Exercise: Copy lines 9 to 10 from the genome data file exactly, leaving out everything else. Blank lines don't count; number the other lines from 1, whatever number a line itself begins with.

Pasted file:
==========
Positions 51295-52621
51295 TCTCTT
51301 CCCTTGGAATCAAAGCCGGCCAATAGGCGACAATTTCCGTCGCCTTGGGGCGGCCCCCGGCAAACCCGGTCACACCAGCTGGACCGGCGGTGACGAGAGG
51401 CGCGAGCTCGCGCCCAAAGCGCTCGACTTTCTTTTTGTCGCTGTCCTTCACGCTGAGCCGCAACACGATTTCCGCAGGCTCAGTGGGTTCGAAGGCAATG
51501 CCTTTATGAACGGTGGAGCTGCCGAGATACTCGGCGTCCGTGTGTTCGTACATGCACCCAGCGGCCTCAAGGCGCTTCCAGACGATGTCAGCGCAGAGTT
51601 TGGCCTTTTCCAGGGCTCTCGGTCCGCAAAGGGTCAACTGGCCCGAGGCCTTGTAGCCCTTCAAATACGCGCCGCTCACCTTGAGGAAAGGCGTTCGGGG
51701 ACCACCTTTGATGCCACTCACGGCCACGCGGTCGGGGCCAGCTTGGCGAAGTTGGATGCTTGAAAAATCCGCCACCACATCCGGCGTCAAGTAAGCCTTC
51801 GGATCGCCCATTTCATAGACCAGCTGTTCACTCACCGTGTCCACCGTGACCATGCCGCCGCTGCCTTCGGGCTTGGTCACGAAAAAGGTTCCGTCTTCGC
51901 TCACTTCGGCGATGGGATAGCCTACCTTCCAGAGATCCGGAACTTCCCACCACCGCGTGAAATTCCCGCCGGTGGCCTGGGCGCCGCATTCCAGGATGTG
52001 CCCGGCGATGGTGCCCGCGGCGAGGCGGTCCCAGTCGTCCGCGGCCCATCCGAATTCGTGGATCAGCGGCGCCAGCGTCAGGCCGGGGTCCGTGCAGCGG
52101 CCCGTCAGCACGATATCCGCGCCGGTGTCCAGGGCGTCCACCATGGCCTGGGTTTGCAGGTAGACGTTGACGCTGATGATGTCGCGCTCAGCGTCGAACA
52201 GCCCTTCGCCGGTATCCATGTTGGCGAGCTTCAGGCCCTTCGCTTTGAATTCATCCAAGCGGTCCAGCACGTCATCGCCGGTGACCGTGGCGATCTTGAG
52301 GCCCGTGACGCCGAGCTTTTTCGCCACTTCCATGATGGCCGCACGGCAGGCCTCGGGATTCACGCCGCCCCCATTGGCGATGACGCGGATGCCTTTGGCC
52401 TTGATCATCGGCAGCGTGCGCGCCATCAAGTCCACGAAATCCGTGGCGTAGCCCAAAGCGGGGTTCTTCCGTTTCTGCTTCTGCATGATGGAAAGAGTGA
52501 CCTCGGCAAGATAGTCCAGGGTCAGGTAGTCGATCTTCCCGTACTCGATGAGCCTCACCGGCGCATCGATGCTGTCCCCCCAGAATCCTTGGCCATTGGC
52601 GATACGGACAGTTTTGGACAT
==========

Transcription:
51901 TCACTTCGGCGATGGGATAGCCTACCTTCCAGAGATCCGGAACTTCCCACCACCGCGTGAAATTCCCGCCGGTGGCCTGGGCGCCGCATTCCAGGATGTG
52001 CCCGGCGATGGTGCCCGCGGCGAGGCGGTCCCAGTCGTCCGCGGCCCATCCGAATTCGTGGATCAGCGGCGCCAGCGTCAGGCCGGGGTCCGTGCAGCGG